Here is my story:
I came to Seattle from San Francisco. I had a job there as a carpenter but I left because I was making just enough to pay my rent and keep some food on the table. I heard that there were better paying jobs in Seattle so I came here to improve my life. When I first got to Seattle I was able to get a job that paid a little more than what I was previously making in California but after two months the company I worked for went out of business. I got some part time work but I couldn’t pay my rent any longer so I was force to live in my car. One day I was out looking for work and someone broke into my car and stole all of my tools. Shortly after that, my car broke down and was impounded. At that point I was out of money, had no job and no place to live. I lived under bridges for a couple of months until I heard about Nickelsville. The first thing I heard is that it is a safe place to live. I had been attacked a couple of times while I was living on the streets so the safety issue was what drew me to Nickelsville.

The good thing about living here is that everyone is given a job to do around camp and the rules of the camp are enforced. If you break the rules you can be expelled. People do look out after one another here so it is a fairly safe place to live. Because the city doesn’t recognize that we exist, the police will not come onto the property unless a crime is reported and that causes problems occasionally when someone needs to be expelled but hasn’t committed a crime. There are a lot of disadvantages to living here: there is a huge problem with rats, they are everywhere. The land we live on is filled swamp land so every time it rains, we flood. We have tried to resolve the flooding by putting the platforms that are the base for the tents on cinderblocks to raise the tents about two feet off the ground. That is not high enough all of the time however. We also put down donated wood chips throughout the camp to absorb the water on the ground but when it is wet outside everything in the tent gets wet also and stays wet for days.  There is no running water and no electricity. There are four jiffy-johns to serve the entire community. Food is generally donated by the local food banks in town but the only cooking facilities are a few gas grills.  Because there is no electric, it is cold in the winter and hot in the summer and there is no place to escape the flies or the smell.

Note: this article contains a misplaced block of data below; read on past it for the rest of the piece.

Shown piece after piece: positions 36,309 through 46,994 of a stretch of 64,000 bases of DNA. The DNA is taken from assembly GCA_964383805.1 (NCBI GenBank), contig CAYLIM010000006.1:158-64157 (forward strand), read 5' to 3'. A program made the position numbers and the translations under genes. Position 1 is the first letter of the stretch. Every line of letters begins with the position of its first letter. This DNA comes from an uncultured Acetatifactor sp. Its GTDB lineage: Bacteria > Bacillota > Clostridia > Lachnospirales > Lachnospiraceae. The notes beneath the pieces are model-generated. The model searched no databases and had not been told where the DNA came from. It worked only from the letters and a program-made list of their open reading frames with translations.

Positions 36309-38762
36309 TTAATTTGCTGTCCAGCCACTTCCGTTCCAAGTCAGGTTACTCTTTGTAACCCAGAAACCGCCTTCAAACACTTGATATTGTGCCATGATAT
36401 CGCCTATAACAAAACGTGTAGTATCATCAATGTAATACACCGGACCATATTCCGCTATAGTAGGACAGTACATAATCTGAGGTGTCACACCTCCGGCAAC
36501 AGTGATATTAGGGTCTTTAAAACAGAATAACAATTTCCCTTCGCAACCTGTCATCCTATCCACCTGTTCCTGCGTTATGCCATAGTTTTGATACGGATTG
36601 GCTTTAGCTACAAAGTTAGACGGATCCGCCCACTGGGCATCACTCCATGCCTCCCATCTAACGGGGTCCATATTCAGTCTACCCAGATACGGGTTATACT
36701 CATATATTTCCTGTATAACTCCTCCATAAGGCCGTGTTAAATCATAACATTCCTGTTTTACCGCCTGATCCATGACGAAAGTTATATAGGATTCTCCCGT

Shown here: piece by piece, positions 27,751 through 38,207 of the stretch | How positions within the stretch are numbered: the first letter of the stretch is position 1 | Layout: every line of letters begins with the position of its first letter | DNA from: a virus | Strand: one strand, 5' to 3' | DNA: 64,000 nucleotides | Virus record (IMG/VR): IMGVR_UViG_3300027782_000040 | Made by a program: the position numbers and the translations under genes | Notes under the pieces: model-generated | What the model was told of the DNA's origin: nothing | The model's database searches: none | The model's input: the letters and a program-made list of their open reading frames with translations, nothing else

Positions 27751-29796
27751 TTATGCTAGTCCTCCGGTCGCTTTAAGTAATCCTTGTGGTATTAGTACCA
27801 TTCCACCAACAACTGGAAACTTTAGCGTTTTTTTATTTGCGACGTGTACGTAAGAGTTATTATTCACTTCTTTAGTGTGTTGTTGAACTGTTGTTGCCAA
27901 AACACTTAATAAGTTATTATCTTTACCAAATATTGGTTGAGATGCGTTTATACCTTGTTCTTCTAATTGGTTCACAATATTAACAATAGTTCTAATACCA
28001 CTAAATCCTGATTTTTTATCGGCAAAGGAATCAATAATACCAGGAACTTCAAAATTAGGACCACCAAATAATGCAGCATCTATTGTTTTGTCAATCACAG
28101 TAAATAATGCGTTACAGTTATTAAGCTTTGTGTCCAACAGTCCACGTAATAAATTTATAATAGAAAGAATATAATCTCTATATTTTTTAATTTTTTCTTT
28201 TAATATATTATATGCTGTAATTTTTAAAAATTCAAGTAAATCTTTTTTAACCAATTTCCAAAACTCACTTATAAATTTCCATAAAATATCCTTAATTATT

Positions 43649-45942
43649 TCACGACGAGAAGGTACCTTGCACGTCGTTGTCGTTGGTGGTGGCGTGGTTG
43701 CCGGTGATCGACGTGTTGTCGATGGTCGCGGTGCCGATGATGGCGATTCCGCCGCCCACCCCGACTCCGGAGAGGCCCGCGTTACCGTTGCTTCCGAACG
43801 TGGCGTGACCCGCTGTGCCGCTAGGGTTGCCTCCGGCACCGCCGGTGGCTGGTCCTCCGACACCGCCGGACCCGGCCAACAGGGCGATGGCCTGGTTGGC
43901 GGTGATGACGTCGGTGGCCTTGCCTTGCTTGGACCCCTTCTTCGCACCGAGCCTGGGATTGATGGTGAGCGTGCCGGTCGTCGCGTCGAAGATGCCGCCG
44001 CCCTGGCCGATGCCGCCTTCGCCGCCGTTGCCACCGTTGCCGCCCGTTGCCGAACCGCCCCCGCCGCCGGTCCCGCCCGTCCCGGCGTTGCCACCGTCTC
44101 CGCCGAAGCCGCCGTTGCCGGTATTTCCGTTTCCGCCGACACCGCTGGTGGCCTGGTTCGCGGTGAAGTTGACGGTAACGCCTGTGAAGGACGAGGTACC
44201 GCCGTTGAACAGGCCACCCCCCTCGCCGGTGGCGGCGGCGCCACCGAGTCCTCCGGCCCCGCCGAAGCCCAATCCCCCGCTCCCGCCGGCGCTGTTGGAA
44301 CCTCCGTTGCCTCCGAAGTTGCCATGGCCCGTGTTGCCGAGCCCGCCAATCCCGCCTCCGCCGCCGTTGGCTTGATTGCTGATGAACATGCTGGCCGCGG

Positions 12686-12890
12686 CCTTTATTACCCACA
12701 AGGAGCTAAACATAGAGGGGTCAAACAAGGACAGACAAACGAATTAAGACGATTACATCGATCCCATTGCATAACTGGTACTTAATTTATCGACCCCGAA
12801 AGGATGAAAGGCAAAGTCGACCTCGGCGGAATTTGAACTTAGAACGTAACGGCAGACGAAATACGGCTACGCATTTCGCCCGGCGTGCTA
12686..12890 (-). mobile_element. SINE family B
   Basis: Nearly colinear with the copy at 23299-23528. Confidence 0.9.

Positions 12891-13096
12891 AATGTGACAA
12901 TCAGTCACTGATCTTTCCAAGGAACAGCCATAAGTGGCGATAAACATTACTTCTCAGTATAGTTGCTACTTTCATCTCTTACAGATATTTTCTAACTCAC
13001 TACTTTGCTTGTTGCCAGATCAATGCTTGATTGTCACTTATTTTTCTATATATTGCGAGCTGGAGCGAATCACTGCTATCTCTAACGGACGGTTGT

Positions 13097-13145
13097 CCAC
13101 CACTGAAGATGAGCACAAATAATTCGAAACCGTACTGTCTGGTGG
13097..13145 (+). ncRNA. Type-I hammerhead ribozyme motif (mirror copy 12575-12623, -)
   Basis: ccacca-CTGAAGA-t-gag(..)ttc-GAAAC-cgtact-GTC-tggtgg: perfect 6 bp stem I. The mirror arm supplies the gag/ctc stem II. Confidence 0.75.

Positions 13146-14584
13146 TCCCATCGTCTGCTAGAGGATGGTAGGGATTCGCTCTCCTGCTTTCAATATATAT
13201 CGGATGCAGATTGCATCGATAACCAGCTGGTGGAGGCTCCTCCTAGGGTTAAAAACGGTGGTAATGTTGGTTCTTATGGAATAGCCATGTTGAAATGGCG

I am homeless through no fault of my own. I don’t drink and I don’t do drugs. I have been trying to get a job but I don’t have a phone number that someone could call to offer me a job. I have no place to shower on a regular basis so I do not present well when talking to a prospective employer. I seem to be trapped with no way out. I have seen others here just resign themselves to being homeless – I don’t want to do that but how do I get out?